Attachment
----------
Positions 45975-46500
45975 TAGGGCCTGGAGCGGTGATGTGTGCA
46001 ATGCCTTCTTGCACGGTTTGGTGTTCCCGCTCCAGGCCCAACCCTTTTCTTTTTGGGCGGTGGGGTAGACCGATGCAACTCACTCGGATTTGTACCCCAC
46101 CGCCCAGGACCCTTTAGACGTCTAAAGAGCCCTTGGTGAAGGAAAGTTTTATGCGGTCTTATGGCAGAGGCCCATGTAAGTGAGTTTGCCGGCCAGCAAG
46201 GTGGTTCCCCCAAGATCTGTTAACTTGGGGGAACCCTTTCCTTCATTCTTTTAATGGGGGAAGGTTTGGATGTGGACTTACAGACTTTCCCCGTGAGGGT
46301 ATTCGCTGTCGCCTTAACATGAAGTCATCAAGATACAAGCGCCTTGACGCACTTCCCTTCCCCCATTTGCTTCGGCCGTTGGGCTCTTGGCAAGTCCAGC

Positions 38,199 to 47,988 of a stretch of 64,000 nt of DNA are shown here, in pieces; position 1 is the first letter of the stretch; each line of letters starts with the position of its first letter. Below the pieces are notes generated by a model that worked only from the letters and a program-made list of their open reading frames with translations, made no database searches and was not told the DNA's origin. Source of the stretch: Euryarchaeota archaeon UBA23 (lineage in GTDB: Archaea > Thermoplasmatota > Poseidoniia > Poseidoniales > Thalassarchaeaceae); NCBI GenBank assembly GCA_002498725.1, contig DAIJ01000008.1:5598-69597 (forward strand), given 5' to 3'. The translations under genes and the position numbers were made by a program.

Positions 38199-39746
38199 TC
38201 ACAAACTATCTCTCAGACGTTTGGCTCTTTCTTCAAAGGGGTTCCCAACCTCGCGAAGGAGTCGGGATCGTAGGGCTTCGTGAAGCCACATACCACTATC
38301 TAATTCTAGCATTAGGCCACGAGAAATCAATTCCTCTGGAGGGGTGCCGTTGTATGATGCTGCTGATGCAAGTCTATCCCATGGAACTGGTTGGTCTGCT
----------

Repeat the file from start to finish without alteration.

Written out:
Positions 45975-46500
45975 TAGGGCCTGGAGCGGTGATGTGTGCA
46001 ATGCCTTCTTGCACGGTTTGGTGTTCCCGCTCCAGGCCCAACCCTTTTCTTTTTGGGCGGTGGGGTAGACCGATGCAACTCACTCGGATTTGTACCCCAC
46101 CGCCCAGGACCCTTTAGACGTCTAAAGAGCCCTTGGTGAAGGAAAGTTTTATGCGGTCTTATGGCAGAGGCCCATGTAAGTGAGTTTGCCGGCCAGCAAG
46201 GTGGTTCCCCCAAGATCTGTTAACTTGGGGGAACCCTTTCCTTCATTCTTTTAATGGGGGAAGGTTTGGATGTGGACTTACAGACTTTCCCCGTGAGGGT
46301 ATTCGCTGTCGCCTTAACATGAAGTCATCAAGATACAAGCGCCTTGACGCACTTCCCTTCCCCCATTTGCTTCGGCCGTTGGGCTCTTGGCAAGTCCAGC

Positions 38,199 to 47,988 of a stretch of 64,000 nt of DNA are shown here, in pieces; position 1 is the first letter of the stretch; each line of letters starts with the position of its first letter. Below the pieces are notes generated by a model that worked only from the letters and a program-made list of their open reading frames with translations, made no database searches and was not told the DNA's origin. Source of the stretch: Euryarchaeota archaeon UBA23 (lineage in GTDB: Archaea > Thermoplasmatota > Poseidoniia > Poseidoniales > Thalassarchaeaceae); NCBI GenBank assembly GCA_002498725.1, contig DAIJ01000008.1:5598-69597 (forward strand), given 5' to 3'. The translations under genes and the position numbers were made by a program.

Positions 38199-39746
38199 TC
38201 ACAAACTATCTCTCAGACGTTTGGCTCTTTCTTCAAAGGGGTTCCCAACCTCGCGAAGGAGTCGGGATCGTAGGGCTTCGTGAAGCCACATACCACTATC
38301 TAATTCTAGCATTAGGCCACGAGAAATCAATTCCTCTGGAGGGGTGCCGTTGTATGATGCTGCTGATGCAAGTCTATCCCATGGAACTGGTTGGTCTGCT